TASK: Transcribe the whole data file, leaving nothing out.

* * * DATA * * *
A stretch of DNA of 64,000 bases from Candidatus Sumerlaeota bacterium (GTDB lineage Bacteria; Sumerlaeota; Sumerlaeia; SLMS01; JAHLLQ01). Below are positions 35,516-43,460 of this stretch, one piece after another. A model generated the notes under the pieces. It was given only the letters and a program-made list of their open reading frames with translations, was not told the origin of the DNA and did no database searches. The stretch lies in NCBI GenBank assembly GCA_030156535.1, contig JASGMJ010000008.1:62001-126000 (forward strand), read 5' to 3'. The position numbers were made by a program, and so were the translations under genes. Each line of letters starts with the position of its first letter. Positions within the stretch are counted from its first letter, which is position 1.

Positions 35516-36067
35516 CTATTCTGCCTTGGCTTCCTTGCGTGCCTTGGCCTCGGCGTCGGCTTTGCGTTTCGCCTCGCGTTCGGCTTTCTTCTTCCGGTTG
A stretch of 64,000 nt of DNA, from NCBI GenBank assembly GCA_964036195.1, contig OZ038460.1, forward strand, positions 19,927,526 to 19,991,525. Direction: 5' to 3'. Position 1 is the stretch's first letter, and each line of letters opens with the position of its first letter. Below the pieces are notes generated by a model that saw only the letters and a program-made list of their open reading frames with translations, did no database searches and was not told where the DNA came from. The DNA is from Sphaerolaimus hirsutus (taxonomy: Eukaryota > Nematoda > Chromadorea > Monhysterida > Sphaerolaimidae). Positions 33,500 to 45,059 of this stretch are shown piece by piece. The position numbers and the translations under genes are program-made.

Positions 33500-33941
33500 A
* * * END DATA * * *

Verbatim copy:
A stretch of DNA of 64,000 bases from Candidatus Sumerlaeota bacterium (GTDB lineage Bacteria; Sumerlaeota; Sumerlaeia; SLMS01; JAHLLQ01). Below are positions 35,516-43,460 of this stretch, one piece after another. A model generated the notes under the pieces. It was given only the letters and a program-made list of their open reading frames with translations, was not told the origin of the DNA and did no database searches. The stretch lies in NCBI GenBank assembly GCA_030156535.1, contig JASGMJ010000008.1:62001-126000 (forward strand), read 5' to 3'. The position numbers were made by a program, and so were the translations under genes. Each line of letters starts with the position of its first letter. Positions within the stretch are counted from its first letter, which is position 1.

Positions 35516-36067
35516 CTATTCTGCCTTGGCTTCCTTGCGTGCCTTGGCCTCGGCGTCGGCTTTGCGTTTCGCCTCGCGTTCGGCTTTCTTCTTCCGGTTG
A stretch of 64,000 nt of DNA, from NCBI GenBank assembly GCA_964036195.1, contig OZ038460.1, forward strand, positions 19,927,526 to 19,991,525. Direction: 5' to 3'. Position 1 is the stretch's first letter, and each line of letters opens with the position of its first letter. Below the pieces are notes generated by a model that saw only the letters and a program-made list of their open reading frames with translations, did no database searches and was not told where the DNA came from. The DNA is from Sphaerolaimus hirsutus (taxonomy: Eukaryota > Nematoda > Chromadorea > Monhysterida > Sphaerolaimidae). Positions 33,500 to 45,059 of this stretch are shown piece by piece. The position numbers and the translations under genes are program-made.

Positions 33500-33941
33500 A